A “mountain tsunami” is how firefighters in Mariana, in Minas Gerais, in southeastern Brazil, described Samarco Santarem’s iron-ore tailings dam, which burst on Nov. 5.
Marcos de Eufrasio, a 38-year-old stonemason who was cutting rock on that sunny afternoon said that, from nowhere, he heard a “mighty roar.”
The dam took just 30 minutes to entomb half the village of Bento Rodrigues in 18 metres of iron-ore tailings, reddish mud and water slurry. The miner’s union initially reported that 15-16 people had been killed, and 45 people were missing.
But reports of the number of dead and missing people underplays the scale of this disaster, which many say could have been avoided.
A fire fighter, one of the first on the scene, told the Nov. 11 Australian Financial Review, how the slurry flowed at a speed of up to 70 kilometers per hour, cutting a pathway of fury hundreds of metres wide down the hillsides and into the Bento Rodrigues valley.
“It looked like a scene from hell. It even smelled of surphur,” Eufraio, now homeless, said.
More than 50 million cubic meters of tailings slush—enough to fill 20,000 Olympic-sized swimming pools—poured down the mountain spreading across 800 kilometers reaching Brazil’s largest the Rio Doce and, by Nov. 26, the Atlantic Sea.
Bento Rodrigues, a village of 600 people, is no more. At least 635 communities, or some 250,000 people, are without potable water.
Sanmarco initially insisted that the slurry was not toxic. Others, however, haven’t been as sanguine.
Ricardo Baitelo, from Greenpeace Brazil, told Green Left Weekly that while the official results of the water tests are due out the first week of December, a number of groups, including the Minas Gerais Institute of Water Management, have undertaken their own tests. They have found dangerous metals including mercury, arsenic, chromium and manganese at levels exceeding drinking water limits.
“The water is unfit for human consumption. There’s a total of 9 tonnes of dead fish as a result to the water turbidity and impact to turtles and other fauna,” Baitelo said.
Klemens Laschefski, a researcher with the Federal University of Minas Gerais, said that as Brazil has never had to deal with such an enormous environmental disaster, “it is impossible to calculate the real impact right now.”
Laschefski said the changes in the river currents and the new geochemical conditions in the river’s sediments will adversely impact on species, possibly leading to extinctions. He said water plants in the area are now endangered because the mud covering them will harden like cement due to the high iron content.
Aloysio da Silva Ferrão Filho, from the Oswaldo Cruz Foundation, said “the entire ecosystem is under threat.” He said the disaster will affect the marine food chain including, possibly, the Abrolhos coral reefs.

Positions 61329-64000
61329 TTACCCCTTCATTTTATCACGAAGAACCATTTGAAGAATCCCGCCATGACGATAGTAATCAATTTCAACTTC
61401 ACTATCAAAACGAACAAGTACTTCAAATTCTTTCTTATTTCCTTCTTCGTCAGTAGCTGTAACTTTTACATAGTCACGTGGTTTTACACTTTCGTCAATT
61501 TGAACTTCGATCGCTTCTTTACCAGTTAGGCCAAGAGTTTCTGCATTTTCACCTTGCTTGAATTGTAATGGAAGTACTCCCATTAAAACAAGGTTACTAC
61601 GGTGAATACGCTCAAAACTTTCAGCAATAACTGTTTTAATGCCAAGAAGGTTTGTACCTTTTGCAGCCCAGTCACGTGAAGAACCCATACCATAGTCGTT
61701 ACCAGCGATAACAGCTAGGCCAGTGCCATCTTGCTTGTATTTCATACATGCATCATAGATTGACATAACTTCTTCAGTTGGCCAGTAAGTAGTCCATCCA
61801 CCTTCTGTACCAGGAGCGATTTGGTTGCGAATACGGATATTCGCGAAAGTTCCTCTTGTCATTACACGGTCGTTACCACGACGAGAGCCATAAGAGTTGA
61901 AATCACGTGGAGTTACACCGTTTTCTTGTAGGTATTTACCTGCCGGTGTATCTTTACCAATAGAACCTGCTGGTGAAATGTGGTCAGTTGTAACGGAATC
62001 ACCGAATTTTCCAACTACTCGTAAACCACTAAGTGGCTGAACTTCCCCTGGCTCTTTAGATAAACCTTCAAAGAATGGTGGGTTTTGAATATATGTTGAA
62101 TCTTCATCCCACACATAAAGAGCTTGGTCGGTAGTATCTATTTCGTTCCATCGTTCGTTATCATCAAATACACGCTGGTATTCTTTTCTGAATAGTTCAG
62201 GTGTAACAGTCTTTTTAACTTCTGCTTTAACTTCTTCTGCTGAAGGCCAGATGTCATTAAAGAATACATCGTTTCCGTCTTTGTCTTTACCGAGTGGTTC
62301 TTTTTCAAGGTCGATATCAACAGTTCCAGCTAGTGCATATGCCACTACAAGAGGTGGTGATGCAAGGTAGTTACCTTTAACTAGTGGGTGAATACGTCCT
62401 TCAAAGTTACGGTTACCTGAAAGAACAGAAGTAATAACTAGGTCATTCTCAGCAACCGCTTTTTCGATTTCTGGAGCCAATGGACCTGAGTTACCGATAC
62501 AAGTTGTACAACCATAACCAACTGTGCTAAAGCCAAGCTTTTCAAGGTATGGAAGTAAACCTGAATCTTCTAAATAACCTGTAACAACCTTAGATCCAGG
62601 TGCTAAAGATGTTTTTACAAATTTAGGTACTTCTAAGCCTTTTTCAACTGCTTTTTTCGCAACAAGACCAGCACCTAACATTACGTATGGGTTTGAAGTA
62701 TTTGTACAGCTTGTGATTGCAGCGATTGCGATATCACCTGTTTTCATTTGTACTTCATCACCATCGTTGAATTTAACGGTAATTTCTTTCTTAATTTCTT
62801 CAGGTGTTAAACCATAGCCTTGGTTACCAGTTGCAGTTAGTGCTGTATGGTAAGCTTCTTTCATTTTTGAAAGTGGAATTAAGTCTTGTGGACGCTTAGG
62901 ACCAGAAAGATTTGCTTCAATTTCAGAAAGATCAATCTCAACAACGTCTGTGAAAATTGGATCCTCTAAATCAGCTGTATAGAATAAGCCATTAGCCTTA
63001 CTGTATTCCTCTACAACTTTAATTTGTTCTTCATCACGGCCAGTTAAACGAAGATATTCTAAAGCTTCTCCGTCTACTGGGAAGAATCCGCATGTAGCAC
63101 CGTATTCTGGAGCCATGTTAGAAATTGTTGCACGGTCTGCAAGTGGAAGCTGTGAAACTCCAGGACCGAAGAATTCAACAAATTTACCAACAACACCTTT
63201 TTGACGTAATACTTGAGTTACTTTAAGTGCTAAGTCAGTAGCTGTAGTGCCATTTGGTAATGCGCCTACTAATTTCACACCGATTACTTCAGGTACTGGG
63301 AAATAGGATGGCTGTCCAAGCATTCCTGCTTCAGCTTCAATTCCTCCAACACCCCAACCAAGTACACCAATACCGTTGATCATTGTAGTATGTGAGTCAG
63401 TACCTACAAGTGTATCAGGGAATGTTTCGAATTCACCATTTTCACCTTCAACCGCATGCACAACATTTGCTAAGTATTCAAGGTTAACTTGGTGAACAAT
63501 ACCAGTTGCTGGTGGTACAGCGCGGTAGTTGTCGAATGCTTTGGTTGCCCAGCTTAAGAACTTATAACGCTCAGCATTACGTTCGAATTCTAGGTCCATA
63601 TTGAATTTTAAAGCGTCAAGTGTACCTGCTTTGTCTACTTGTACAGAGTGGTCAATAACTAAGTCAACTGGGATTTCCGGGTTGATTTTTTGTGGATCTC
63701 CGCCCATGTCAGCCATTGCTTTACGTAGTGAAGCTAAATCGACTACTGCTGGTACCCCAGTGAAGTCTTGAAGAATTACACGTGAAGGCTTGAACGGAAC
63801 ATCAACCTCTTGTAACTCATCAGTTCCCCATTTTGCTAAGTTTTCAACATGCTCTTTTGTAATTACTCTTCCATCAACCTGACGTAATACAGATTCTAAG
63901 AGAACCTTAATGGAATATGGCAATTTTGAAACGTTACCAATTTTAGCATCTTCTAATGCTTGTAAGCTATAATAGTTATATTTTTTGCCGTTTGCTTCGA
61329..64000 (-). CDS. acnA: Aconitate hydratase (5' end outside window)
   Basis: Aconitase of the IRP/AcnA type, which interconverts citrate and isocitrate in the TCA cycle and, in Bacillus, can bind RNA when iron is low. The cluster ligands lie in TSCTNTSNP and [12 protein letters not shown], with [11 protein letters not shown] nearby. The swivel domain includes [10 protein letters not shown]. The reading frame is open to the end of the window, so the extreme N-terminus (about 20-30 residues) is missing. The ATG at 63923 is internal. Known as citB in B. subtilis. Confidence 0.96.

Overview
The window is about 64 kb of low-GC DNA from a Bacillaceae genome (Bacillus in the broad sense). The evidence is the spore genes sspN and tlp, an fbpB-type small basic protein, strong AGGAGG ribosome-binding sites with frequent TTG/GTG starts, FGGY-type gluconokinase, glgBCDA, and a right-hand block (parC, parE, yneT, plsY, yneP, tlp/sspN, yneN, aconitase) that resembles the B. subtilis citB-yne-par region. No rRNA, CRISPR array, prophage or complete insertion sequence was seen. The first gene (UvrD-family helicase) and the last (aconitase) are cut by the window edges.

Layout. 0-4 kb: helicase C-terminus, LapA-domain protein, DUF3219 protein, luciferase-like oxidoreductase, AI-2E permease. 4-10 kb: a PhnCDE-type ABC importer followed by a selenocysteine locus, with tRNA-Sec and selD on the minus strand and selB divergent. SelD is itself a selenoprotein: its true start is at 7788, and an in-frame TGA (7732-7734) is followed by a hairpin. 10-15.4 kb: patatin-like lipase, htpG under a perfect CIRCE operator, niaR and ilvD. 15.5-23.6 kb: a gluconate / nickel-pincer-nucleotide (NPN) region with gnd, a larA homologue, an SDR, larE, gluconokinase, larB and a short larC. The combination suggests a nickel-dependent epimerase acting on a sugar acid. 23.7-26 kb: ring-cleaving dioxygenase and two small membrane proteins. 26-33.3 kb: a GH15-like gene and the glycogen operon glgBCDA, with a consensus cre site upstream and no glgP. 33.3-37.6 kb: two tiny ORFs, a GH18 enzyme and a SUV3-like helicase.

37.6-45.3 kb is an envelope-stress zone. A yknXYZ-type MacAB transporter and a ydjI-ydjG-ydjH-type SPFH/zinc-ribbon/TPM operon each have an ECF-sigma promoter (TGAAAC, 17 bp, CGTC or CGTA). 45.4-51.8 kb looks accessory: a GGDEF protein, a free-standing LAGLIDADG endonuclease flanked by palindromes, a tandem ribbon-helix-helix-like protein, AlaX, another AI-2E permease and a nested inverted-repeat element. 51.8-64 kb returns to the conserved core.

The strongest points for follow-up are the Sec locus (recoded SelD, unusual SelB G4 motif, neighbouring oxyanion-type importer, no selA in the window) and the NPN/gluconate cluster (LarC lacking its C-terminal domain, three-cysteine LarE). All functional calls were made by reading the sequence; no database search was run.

Ferrão said the high concentrations of heavy metals in water samples from the Rio Doce could lead to the accumulation of metals in the food chain, possibly reaching toxic levels in some organisms. “The biodiversity of the river is completely lost. Several species including endemic ones must be extinct,” he said.
Questions are now being asked about who gave the orders to open dams along the Rio Doce to allow the toxic contamination to reach the Atlantic Ocean, threatening leatherback turtles and other aquatic wildlife along the way.
Who’s to blame?
Samarco’s early efforts to try and persuade anxious communities not to worry about the tsunami of red mud highlights its gross negligence.
Samarco is a 50-50 joint venture between Australian-owned BHP Billiton and Brazil’s Vale. It initially tried to apportion blame to environmental factors, saying several small seismic tremors may have caused the dam walls to crack.
However the U.S. Geological Survey did not record any major earthquake in the region and this part of Brazil is not prone to large tremors. Scientists say it also would have taken a much larger quake to crack a dam wall.
The more likely cause of the tailings dam wall break is Samarco-BHP’s negligence.
A 2013 report by the independent Institute Pristino indicates that Samarco had been warned about the integrity of the tailings pond, and its precarious relationship to the Fundao dam.
The Institute recommended more frequent monitoring of Samarco’s dams and said that there was the potential for the Fundao dam to be destabilized.
It also recommended the government not renew Samarco’s licence.
According to the Minas Gerais environmental prosecutor: “(The dam burst) is no accident. It is a mistake in operation and negligence in the monitoring”.
Laschefski said that Samarco’s refusal to act on known risks, including a possible rupture in the Fundao dam, its lack of an emergency contingency plan, or any alarm system for the village of Bento Rodrigues, as well as the fact that it increased its waste production in recent months means that the company is culpable and the local government is compounding the disaster.